Eddie Hearn: “I don't know. I mean, the worry is that because of the perception of who you are or what you do when you're at the top, sometimes you never really get the credit of being a good person and loving the sport. So that's why the work that I do in the community now, that's not about proving to people that I'm a good person.

But I think the older I get, I want to be remembered as the greatest promoter of all time. I mean, that would be the first thing. But things like that only happen when you're dead, when you go. I was saying to someone the other day, someone passed and I said, ‘All these amazing, wonderful things that we say about people when they pass, we never said it to them when they were here.'

“I want to be remembered for someone that gave back as well to the sport. And I think I'd like to be remembered as someone that showcased boxing within the community and how it can change people's lives and the influential role it can play.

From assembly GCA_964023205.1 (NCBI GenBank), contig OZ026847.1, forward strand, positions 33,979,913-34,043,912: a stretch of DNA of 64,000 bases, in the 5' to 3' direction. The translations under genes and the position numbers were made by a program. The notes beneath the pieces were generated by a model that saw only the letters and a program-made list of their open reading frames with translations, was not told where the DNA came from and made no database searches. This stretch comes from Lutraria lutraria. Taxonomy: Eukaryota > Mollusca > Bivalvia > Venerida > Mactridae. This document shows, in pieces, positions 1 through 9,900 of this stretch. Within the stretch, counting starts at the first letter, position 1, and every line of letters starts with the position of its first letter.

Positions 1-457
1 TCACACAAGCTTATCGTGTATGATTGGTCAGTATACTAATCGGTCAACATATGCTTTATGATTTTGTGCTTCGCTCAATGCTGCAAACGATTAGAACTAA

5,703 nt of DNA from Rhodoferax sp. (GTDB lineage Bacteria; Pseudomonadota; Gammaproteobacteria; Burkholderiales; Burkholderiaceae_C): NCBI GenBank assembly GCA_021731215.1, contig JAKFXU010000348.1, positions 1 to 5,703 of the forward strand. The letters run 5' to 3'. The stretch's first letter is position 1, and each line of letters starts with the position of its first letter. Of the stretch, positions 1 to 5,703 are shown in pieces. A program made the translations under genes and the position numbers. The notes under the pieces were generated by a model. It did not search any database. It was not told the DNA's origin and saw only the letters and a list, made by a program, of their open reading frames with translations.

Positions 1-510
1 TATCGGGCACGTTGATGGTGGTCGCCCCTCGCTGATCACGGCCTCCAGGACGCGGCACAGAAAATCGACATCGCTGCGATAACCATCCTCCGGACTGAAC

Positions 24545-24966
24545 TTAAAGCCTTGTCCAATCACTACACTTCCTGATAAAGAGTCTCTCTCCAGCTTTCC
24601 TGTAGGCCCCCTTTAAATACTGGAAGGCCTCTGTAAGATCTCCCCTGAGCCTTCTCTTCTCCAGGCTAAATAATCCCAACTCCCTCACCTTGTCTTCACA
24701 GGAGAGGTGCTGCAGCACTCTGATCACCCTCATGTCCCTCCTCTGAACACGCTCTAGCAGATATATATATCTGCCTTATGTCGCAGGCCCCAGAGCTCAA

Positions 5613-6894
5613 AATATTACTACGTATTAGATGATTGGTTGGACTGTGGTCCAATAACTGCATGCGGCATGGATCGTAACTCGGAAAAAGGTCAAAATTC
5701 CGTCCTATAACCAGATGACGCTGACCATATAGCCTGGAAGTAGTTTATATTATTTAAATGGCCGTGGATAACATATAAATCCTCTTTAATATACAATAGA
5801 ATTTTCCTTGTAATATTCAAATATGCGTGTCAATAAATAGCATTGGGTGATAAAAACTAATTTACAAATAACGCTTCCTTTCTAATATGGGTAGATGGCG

I'd like to change people's minds about boxing. Parents. I sometimes go up, and if one of my daughters is playing football or whatever it is, I talk to some of the parents. And she goes to a very nice school and I say, ‘You know, you should get your little one down the boxing club'. They're like, ‘Okay, right'.

“I don't say it to her, I think you have no idea. And it's not having my daughter or son punched in the head. So you don't have to. You don't have to spar. My daughter don't spar spar. But she goes down there for an hour and a half and leaves absolutely soaked in sweat and just feeling really positive and confident and part of something. But it's just that perception. And that's why the funding is always a struggle at government level, because they just don't know. The ones that do go down, they do help because they see it first-hand.”